Chuck Stewart’s photography provided by Fireball Entertainment Group, courtesy of Chuck Stewart Photographs of John Coltrane, Archives Center, National Museum of American History, Smithsonian Institution
We celebrated our twenty-fifth anniversary year by doing what we’ve always done: publish the groundbreaking fiction—three excerpts from Jesmyn Ward’s National Book Award–winning novel, Sing, Unburied, Sing—essays, nonfiction, and poetry our readers have come to expect. Revisit or catch up on these highlights from 2017.
An installment in Chris Offutt’s Omnivore column, Cooking with Chris.
Nothing is as powerful as the extraordinary jolt of a teenager’s first love. It’s like seeing the world after a double-cataract surgery. Life is suddenly exquisite. Each leaf becomes the bearer of unbearable beauty. Romeo and Juliet were so deliriously happy that they embraced murder and suicide as an ideal solution. I didn’t go that far, but I fell deeply and totally in love with Kim.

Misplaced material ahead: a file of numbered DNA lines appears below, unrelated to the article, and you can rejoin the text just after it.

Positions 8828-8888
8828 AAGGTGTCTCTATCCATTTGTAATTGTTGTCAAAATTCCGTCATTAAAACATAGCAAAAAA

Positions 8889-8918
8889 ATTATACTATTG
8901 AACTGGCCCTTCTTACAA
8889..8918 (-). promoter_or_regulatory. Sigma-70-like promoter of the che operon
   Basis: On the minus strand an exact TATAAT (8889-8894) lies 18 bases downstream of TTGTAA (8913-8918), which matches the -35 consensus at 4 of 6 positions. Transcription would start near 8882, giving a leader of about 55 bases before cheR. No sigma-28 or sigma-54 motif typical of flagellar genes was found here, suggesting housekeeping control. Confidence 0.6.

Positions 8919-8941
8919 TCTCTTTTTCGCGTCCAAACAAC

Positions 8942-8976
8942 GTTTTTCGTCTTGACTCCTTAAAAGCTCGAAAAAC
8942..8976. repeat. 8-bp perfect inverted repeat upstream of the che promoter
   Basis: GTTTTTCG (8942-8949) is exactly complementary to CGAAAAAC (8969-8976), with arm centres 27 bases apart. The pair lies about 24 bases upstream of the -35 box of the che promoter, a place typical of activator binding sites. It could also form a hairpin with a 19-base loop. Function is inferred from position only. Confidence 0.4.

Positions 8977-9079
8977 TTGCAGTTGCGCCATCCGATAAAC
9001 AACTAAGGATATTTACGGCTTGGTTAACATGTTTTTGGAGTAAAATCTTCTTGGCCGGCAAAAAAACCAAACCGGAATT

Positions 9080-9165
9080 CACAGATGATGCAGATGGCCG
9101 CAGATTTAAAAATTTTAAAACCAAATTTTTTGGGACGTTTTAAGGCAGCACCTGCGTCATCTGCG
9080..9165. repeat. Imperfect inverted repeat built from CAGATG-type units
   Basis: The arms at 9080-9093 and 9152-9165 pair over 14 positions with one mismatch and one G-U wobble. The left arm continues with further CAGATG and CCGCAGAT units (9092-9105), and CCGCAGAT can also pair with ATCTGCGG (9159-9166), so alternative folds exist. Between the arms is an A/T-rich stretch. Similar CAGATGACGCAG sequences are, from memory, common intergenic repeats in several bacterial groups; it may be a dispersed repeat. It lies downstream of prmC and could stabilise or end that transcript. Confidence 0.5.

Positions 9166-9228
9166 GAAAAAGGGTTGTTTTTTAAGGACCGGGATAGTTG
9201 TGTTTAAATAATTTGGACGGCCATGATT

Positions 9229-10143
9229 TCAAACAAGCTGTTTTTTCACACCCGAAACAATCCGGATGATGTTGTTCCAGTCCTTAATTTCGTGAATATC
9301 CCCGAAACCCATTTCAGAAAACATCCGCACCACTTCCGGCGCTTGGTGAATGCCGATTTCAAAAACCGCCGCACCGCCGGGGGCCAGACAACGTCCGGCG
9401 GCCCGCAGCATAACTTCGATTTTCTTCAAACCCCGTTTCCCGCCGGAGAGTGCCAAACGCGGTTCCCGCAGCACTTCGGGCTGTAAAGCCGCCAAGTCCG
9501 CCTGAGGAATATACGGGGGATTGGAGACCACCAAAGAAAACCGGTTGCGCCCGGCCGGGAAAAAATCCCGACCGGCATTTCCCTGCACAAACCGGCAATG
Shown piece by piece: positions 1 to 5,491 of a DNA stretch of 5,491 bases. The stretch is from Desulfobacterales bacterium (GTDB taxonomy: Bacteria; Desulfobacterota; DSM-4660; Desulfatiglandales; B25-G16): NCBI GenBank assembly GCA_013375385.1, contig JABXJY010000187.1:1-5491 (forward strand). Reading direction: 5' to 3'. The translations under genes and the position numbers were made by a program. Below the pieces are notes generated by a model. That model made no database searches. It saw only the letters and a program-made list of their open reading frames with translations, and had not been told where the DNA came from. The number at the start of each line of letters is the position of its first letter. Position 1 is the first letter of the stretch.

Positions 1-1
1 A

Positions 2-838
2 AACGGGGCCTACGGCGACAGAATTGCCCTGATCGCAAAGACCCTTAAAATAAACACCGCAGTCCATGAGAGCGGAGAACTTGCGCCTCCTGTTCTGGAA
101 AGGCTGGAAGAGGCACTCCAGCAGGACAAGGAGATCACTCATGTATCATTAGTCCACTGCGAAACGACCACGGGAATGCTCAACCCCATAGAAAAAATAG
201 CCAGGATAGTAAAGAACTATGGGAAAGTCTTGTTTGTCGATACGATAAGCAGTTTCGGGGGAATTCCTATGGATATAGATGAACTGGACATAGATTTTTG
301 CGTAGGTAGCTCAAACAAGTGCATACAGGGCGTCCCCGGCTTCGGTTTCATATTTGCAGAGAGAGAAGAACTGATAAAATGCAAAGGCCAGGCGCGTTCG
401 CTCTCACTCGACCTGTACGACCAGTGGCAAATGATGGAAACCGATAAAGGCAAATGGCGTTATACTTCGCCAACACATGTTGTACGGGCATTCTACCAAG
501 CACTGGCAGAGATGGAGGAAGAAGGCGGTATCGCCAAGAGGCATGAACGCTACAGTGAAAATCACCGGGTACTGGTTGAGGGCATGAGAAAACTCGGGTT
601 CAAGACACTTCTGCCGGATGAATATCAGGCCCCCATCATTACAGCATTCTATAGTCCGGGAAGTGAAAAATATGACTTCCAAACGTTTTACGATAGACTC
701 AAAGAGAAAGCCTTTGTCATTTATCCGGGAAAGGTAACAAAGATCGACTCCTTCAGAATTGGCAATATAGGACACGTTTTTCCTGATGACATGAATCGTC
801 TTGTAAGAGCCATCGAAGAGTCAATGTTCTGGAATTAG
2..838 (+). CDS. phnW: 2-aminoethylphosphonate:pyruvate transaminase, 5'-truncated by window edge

Traces of Cormac McCarthy’s Knoxville.
McCarthy’s books came to me as transformative things so often do: several-times borrowed. It was during my junior year of college, my first semester back home in Colorado after a failed track scholarship out of state. Up till then I’d read very little—I was concentrating on my running. But with that protective apparatus newly scrapped, I’d become freshly aware of a hulking nothingness where my intellectual interests should have been, and I set about catching up.